“If there is food in your body, in two hours’ time your energies will age by approximately twenty-eight days. Does that mean you can eat a raw-food diet on such a day? No, because the moment food goes into your body, the juices in your stomach attack and kill it… This is not just about food. This is about the way you are itself. If you have moved away from the natural dimension of who you are in anyway, you become more susceptible to these forces. If you are in your natural state, you are least available to these forces.”
Wait, whaaa, can you repeat the question?
“So what, I hear you say, at least he’s bothering to save the rivers, much like that other Godman Sri Sri, who spent ₹13.9 crore to make Yamuna-paar a more embarrassing place to come from.”
Now admittedly, the last time I seriously studied any kind of biology was 10 years ago – when I was 15. I’m not sure how much things have changed since, but I’ve never had a stomach dimension that couldn’t be fixed by some good ol’ Hajmola and Pudin Hara, yet. Maybe the half sandwich will eventually “turn into poison” in my stomach, in which case I hope it ruins the mosquito ecosystem around my house.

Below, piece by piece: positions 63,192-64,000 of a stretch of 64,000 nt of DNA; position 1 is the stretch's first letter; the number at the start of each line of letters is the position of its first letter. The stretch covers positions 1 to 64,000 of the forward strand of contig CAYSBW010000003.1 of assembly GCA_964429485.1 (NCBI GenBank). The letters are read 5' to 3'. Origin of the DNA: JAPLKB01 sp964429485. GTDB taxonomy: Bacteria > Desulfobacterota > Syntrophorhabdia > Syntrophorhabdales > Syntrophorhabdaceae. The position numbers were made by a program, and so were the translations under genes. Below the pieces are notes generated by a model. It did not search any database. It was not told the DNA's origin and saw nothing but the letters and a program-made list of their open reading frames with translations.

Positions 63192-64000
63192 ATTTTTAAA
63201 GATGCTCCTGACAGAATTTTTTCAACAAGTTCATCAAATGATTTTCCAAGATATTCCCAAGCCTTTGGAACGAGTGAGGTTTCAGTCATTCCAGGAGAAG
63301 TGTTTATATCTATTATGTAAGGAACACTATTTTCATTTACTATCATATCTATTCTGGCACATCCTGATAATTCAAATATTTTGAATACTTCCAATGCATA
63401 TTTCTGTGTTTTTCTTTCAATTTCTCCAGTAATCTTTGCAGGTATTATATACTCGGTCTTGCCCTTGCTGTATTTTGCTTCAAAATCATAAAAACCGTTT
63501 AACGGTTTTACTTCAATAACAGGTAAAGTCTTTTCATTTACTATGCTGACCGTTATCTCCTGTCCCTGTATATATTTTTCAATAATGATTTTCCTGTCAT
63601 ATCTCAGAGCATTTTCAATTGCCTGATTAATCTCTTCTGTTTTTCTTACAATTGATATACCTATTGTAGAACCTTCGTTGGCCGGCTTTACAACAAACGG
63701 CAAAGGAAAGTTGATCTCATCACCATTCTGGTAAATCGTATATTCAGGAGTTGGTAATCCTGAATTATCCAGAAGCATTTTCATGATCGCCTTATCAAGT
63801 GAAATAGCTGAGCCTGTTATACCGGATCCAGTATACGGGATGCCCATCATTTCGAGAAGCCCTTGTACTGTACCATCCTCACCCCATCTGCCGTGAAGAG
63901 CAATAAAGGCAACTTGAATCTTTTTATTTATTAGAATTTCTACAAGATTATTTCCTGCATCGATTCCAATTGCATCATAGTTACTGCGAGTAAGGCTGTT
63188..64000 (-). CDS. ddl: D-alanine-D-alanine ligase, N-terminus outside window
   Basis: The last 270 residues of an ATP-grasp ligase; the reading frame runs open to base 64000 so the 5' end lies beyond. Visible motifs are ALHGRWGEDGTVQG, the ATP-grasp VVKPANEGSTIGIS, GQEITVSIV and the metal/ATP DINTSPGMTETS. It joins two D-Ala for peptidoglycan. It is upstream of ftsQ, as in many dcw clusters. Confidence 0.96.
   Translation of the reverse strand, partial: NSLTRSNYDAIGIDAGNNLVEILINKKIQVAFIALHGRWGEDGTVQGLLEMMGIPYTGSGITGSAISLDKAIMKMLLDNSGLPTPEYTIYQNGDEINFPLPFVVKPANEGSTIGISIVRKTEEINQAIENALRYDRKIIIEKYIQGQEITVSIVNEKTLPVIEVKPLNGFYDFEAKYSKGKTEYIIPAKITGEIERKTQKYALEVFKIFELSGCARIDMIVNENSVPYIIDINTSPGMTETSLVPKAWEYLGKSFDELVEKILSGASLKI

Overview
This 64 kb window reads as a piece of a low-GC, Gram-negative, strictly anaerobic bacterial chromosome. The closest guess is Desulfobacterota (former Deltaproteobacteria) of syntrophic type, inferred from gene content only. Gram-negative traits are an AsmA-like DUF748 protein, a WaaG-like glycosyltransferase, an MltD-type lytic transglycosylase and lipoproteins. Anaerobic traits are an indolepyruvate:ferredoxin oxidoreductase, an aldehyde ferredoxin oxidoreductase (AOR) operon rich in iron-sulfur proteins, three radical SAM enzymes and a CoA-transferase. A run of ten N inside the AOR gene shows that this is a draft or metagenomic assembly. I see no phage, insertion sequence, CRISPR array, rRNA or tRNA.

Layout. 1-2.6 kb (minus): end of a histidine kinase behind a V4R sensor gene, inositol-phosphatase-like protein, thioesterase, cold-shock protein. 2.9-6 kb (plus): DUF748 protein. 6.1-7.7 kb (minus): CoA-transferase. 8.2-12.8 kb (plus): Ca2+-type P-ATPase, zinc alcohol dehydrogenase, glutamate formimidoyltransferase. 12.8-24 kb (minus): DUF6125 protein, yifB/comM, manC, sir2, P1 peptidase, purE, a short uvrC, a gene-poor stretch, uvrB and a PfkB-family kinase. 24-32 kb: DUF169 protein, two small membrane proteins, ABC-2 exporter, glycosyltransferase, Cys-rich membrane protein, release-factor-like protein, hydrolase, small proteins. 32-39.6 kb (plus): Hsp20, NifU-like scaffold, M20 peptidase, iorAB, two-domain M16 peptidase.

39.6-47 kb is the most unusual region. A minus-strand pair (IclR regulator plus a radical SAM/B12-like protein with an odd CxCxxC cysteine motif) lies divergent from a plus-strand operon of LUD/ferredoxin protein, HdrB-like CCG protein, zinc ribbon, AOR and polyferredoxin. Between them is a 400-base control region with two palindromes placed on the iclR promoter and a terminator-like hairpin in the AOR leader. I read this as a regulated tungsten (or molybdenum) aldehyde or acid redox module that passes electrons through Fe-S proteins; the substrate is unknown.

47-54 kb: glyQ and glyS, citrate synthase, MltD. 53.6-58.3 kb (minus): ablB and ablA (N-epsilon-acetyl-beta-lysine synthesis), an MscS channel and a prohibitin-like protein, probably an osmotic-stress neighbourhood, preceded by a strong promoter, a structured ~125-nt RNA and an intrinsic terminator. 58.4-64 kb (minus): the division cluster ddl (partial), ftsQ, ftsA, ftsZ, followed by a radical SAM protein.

So what, I hear you say, at least he’s bothering to save the rivers, much like that other Godman Sri Sri, who spent ₹13.9 crore to make Yamuna-paar a more embarrassing place to come from. The Isha Foundation plan does call for a kilometre-long buffer of trees alongside all the rivers, which most scientists will agree is probably a good thing. The problem is that his campaign ignores very real problems like “back-to-back dams, sand mining, pollution, and plans to interlink rivers and build waterways”, as stated in this insightful article.
To add to this, Sadhguru has once delivered a speech where he implied that the water we’re drinking could change at a molecular level based on whether someone passed it to us with a smile or a frown. This insight was dropped at IIT Madras, which makes you wonder why he doesn’t just shout pollution away already. Either way, he was referring to a controversial theory on water memory, which has been debunked and propagated with equal fervour.
In the past, he has made videos about the Higgs boson particle but claims very profoundly in the middle that, much like science, yoga attempts to realise the space between particles – a statement that’s likely to spawn a new form of Quantum Yoga abroad, so help us God.